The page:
undefinedMoonrakers and Oxus combined picture for June 2022 recital

Vaughan Williams 150 -  Roots and Branches 

This exciting collaborative ‘cross-over’ programme will feature eight musicians on stage with folk songs interwoven with some of Vaughan Williams’s well-known works. OXUS will perform Quartet No.1 in G minor, and between each movement Moonrakers will interject songs such as “The Leaves They Do Grow High”, “The Turtle Dove” and other traditional songs, versions of which can be found in the Vaughan Williams Memorial Library. The ensemble will also play the Phantasy Quintet and an arrangement of “The Unquiet Grave” sung to the air of “Dives and Lazarus” which Vaughan Williams worked on. The programme will include brief introductions on the source of the materials and will take the audience on a journey from traditional to contemporary interpretations of ‘living tradition’ material.

Moonrakers is an Oxford-based group of four musicians who pride themselves in having brought traditional and contemporary folk music to new audiences in village halls, churches, arts centres and festivals across the UK.  The material is a combination of traditional Irish, Scottish, Welsh and English music and their own contemporary songs and tunes, still very much 'in the idiom'. Theirs is a tapestry of multi-instrumental acoustic sounds and harmonies around each song and tune. Becki Luff's luscious Celtic harp is complemented by Jacqui Johnson’s superb cello, backed by Jon’s bouzouki, guitar, whistles and bodhran. The warm vocals of Sarah Fell combine with Jon’s rich baritone.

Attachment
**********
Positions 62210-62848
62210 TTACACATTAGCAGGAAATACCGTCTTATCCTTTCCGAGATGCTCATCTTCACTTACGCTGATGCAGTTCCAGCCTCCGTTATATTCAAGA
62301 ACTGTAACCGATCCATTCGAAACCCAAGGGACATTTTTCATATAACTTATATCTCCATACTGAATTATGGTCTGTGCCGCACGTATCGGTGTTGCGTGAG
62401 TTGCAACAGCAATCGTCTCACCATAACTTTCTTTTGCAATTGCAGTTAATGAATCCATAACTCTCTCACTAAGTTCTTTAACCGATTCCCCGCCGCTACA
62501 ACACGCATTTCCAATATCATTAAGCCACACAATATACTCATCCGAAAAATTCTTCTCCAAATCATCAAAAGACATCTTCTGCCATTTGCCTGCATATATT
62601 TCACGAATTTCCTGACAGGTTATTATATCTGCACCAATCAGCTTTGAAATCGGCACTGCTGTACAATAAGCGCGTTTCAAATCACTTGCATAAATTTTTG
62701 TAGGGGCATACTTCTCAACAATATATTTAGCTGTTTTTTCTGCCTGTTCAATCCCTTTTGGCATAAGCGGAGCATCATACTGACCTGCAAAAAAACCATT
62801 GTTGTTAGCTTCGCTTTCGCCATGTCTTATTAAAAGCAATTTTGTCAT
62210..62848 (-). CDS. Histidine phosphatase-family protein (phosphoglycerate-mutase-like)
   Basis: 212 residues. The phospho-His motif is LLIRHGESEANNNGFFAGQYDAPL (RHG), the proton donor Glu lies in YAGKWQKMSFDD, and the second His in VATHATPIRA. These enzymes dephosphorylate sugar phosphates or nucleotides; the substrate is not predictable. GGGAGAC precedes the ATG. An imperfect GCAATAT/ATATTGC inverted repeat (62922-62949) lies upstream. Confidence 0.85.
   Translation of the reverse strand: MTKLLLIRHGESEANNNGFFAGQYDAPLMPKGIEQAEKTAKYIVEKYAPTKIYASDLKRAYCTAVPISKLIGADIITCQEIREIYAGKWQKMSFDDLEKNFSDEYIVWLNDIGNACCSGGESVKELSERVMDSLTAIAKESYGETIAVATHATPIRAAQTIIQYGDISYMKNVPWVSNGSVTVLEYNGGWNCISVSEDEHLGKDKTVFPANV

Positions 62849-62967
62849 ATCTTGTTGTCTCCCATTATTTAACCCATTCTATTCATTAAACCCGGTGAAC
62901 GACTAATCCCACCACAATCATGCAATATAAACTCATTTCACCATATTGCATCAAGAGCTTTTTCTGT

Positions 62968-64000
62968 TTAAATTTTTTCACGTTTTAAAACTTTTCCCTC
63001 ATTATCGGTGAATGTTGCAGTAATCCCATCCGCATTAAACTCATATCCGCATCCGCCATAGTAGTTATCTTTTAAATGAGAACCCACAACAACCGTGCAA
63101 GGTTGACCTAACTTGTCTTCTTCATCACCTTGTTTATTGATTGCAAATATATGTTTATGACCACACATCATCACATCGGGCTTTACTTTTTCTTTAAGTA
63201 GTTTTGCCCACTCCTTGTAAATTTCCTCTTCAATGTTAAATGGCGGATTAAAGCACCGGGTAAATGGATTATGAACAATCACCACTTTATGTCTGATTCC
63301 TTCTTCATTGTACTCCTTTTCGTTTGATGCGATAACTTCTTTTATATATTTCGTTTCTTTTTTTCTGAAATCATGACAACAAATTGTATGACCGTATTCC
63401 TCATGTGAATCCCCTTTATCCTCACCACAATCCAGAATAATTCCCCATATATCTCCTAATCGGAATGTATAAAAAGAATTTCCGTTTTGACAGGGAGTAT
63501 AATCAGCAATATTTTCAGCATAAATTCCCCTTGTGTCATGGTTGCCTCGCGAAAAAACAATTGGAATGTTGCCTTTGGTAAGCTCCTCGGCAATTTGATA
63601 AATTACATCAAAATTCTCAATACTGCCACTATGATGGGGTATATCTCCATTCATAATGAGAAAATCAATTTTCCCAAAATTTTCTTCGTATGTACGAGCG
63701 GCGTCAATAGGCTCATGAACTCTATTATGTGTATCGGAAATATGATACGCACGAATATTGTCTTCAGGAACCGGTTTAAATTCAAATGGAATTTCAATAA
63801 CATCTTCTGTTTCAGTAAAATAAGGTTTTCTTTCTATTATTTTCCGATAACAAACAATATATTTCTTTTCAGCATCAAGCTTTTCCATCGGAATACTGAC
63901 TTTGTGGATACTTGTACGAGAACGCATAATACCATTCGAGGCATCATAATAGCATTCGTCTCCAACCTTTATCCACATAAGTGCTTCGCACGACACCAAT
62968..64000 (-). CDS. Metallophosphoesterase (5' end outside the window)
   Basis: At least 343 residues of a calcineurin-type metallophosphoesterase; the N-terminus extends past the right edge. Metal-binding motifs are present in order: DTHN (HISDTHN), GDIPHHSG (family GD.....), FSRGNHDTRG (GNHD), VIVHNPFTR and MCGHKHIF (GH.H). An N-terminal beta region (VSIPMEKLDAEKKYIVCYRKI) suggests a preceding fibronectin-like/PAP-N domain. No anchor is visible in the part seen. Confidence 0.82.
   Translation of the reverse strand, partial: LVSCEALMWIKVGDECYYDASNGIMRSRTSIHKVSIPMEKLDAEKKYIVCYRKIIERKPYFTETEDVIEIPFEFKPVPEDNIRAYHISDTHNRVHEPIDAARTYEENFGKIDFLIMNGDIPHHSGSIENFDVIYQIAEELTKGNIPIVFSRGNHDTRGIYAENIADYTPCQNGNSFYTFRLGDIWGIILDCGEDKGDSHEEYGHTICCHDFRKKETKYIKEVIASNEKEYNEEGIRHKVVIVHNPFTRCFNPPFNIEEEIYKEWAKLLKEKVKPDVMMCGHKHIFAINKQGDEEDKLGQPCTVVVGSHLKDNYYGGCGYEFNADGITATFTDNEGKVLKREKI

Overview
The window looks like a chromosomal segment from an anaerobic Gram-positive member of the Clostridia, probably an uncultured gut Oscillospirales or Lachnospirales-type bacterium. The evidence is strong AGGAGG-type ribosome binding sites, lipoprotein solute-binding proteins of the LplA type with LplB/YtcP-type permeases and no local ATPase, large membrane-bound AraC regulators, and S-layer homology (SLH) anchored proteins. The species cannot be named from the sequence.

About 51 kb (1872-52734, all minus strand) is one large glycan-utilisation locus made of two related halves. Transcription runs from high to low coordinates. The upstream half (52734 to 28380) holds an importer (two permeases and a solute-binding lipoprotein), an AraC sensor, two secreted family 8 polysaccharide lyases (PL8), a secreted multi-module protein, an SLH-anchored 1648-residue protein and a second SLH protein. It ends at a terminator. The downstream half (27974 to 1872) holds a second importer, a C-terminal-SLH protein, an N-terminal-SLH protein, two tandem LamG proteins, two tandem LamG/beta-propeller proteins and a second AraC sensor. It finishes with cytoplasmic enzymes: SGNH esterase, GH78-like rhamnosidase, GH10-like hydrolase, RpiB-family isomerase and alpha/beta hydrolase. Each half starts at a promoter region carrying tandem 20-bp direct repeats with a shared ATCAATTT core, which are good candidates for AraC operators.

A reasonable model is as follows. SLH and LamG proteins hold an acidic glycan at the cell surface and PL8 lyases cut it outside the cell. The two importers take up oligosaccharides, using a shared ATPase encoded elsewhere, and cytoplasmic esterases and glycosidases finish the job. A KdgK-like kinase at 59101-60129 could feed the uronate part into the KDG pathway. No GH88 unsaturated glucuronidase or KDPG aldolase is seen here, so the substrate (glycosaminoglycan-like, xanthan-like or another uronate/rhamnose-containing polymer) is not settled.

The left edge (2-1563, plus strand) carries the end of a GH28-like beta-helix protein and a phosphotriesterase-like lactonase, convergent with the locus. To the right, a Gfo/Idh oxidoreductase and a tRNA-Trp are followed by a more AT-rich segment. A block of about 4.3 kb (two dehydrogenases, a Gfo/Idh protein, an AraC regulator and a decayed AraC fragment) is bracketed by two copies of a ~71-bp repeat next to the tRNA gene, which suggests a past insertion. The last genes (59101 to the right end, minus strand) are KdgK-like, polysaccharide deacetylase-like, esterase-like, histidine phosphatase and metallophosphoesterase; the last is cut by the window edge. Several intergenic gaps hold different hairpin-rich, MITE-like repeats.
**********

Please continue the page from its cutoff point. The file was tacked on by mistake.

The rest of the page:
OXUS is a string quartet formed in 2005 comprising established performers whose musical activities range from orchestral leading and continuo playing to baroque and jazz performances. OXUS specialises in 20th-century and contemporary works. They frequently perform with other artists and media in works such as Steve Reichʼs Different Trains with electronics and The Juliet Letters by Elvis Costello and The Brodsky Quartet. They strive to find ways to strip away some of the formality which chamber music performance is perceived to involve. 

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